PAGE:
As ACP Funding Dwindles, What is the Future of Broadband Affordability?

Benton Institute for Broadband & Society

Friday, May 3, 2024

Weekly Digest

As ACP Funding Dwindles, What is the Future of Broadband Affordability?

 You’re reading the Benton Institute for Broadband & Society’s Weekly Digest, a recap of the biggest (or most overlooked) broadband stories of the week. The digest is delivered via e-mail each Friday.

Round-Up for the Week of April 29 – May 3, 2024

Grace Tepper

Without congressional action, funding for the Federal Communications Commission's Affordable Connectivity Program (ACP) will expire at the end of May 2024. With this in mind, the Senate Commerce Subcommittee on Communications, Media and Broadband convened a May 2 hearing on 'The Future of Broadband Affordability' to discuss congressional funding of U.S. broadband programs and the potential impact of the end of the ACP with expert researchers, educators, and policy advocates in the field. During the hearing, senators considered the current state of broadband affordability and what lies ahead for broadband equity, access and deployment in the U.S.

The witnesses at the hearing were:

  • Jennifer Case Nevarez, Director and Lead Educator, Community Learning Network; Member of the Broadband and Digital Equity Support Team for New Mexico and the Office of Broadband Access and Expansion
  • Kathryn de Wit, Project Director, Broadband Access Initiative, The Pew Charitable Trusts
  • Blair Levin, Policy Advisor, New Street Research; Nonresident Senior Fellow, Brookings Metro
  • Dr. Paul Winfree, President and CEO, Economic Policy Innovation Center

Hearing: The Future of Broadband Affordability<br />

The Current State of Play

The ACP—which has offered eligible low-income consumers a $30/month benefit towards their broadband internet subscriptions (or $75/month for low-income consumers on Tribal lands)—is now in its probable last month although program subscribers are now receiving just a $14 non-tribal service benefit and $35 on Tribal lands this month.

At the beginning of the hearing, Subcommittee Chair Ben Ray Luján (D-NM) acknowledged current efforts by lawmakers to keep the ACP alive. Proposals include the Affordable Connectivity Program Extension Act (S. 3565)—sponsored by Sen. Peter Welch (D-VT) and cosponsored by Sens. JD Vance (R-OH), Jacky Rosen (D-NV), Kevin Cramer (R-ND), Roger Marshall (R-KS), and Sherrod Brown (D-OH)—as well as a companion bill in the House sponsored by Representatives Yvette D. Clarke (D-NY) that has 230 (!) cosponsores, headed by Rep. Brian Fitzpatrick (R-PA). Sen Luján also mentioned the proposed Spectrum and National Security Act introduced by full Senate Commerce Committee Chairwoman Maria Cantwell (D-WA), which would use $7 billion in proceeds from spectrum auctions to continue funding the ACP. In addition to these bills, Sen Luján discussed the efforts of his bipartisan Universal Service Fund Working Group, which is looking for long-term funding solutions for the Universal Service Fund and broadband access in the U.S.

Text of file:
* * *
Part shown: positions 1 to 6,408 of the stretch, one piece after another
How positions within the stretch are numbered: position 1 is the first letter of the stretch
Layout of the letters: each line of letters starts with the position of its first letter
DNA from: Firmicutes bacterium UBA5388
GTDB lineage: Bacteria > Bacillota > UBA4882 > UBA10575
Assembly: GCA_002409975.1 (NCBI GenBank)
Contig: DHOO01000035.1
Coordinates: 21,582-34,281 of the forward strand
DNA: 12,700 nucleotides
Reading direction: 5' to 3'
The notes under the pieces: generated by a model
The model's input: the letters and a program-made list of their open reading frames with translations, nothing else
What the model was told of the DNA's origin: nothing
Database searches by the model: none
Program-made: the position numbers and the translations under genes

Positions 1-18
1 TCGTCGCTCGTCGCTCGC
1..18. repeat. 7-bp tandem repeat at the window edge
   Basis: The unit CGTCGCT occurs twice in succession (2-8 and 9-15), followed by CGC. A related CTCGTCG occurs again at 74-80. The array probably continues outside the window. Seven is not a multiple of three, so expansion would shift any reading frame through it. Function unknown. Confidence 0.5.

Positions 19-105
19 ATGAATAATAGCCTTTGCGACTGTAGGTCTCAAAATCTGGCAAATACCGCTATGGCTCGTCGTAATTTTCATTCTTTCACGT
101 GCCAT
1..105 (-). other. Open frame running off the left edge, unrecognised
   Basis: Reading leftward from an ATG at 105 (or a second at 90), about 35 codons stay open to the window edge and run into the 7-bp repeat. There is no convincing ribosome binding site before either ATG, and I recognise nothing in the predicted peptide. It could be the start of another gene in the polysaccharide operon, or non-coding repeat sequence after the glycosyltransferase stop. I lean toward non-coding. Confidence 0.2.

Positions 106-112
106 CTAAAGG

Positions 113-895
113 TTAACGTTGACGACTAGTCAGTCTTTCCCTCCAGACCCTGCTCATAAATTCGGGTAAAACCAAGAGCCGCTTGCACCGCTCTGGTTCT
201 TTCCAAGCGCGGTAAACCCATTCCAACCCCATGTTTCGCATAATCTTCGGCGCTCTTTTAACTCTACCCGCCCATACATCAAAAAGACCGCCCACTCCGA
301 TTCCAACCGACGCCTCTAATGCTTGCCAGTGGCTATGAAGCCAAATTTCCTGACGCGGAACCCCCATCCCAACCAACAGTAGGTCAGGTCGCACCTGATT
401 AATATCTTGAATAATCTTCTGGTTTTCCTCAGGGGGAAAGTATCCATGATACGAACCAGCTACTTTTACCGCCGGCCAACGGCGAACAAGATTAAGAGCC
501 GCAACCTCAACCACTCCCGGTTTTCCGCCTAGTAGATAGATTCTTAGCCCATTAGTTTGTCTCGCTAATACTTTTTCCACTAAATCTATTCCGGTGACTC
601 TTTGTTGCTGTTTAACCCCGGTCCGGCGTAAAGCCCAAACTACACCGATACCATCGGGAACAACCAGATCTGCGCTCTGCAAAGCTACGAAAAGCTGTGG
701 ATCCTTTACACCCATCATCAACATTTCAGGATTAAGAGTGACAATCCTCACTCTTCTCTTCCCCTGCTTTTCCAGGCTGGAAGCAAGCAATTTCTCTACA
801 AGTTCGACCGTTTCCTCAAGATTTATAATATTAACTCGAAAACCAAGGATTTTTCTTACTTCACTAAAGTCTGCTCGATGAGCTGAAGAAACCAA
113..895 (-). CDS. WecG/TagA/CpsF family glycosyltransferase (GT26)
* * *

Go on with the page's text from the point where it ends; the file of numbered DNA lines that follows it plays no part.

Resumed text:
Subcommittee members called on these witnesses to assess the impact the ACP has had on U.S. consumers since its inception. Nevarez, in her testimony, highlighted how difficult broadband connectivity was for New Mexico residents before the ACP, and what connectivity might look like for those same residents after the ACP is gone.

A Diné Navajo elder I work with who lives on a fixed income on a farm in rural New Mexico. With the end of ACP and broadband access and affordability out of reach for many rural residents, she and many others like her will go without internet connectivity at home. And in her case, [she] will do what she has done before to get online: drive 52 miles to check her email at the public library.

Nevarez continued to emphasize the impacts of the end of the ACP on New Mexico statewide.

In New Mexico, more than 184,000 households face losing their ability to pay bills, purchase goods, check health portals, run small businesses, and do work or schoolwork online. In Congressional District 2, 28 percent of all households are enrolled in ACP. So one of every four households is now at risk of losing connectivity. This is a terrible blow to the local economy and a terrible setback for local families and the counties where they live.

Kathryn de Wit highlighted ACP participation rates in a number of states.

The ACP has been a success, demonstrating high rates of enrollment, a positive effect on individuals and networks, and assumed impact on the nation’s GDP. More than 23 million households are currently enrolled, far exceeding participation in programs like Lifeline. Of these participating households, approximately half are Americans over 50 and military families or veterans. Enrollment is high across states. For example, 58 percent of eligible Ohioans are enrolled as are 48 percent of Wisconsinites, 52 percent of eligible North Carolinians, and 41 percent of Texans.

ACP subscribers live in Red and Blue districts, de Wit noted.

Data also show that ACP spending almost equally benefits districts represented by Republicans and Democrats. What’s more, 62 percent of Republican, 78 percent of Independent, and 96 percent of Democratic voters all support continuing ACP.

According to Blair Levin, the cost of digital exclusion is already large and growing. With the end of the ACP, Levin says, we cannot know the full scale of how many people will be disconnected, but we do know how consumers were impacted by the establishment of the program.

"Fifty-three percent of rural survey respondents and 47 percent of all respondents reported having either zero internet connectivity or relying solely on mobile internet service prior to receiving their ACP benefit," said Levin, citing research done by the FCC. "Nearly 70 percent of survey respondents reported they had inconsistent connectivity or zero connectivity at all before ACP. More than three-quarters of respondents say losing their ACP benefit would disrupt their service by making them change their plan or drop internet service entirely. So, the number of Americans disconnected from a permanent broadband connection if ACP disappears is likely to number in the tens of millions."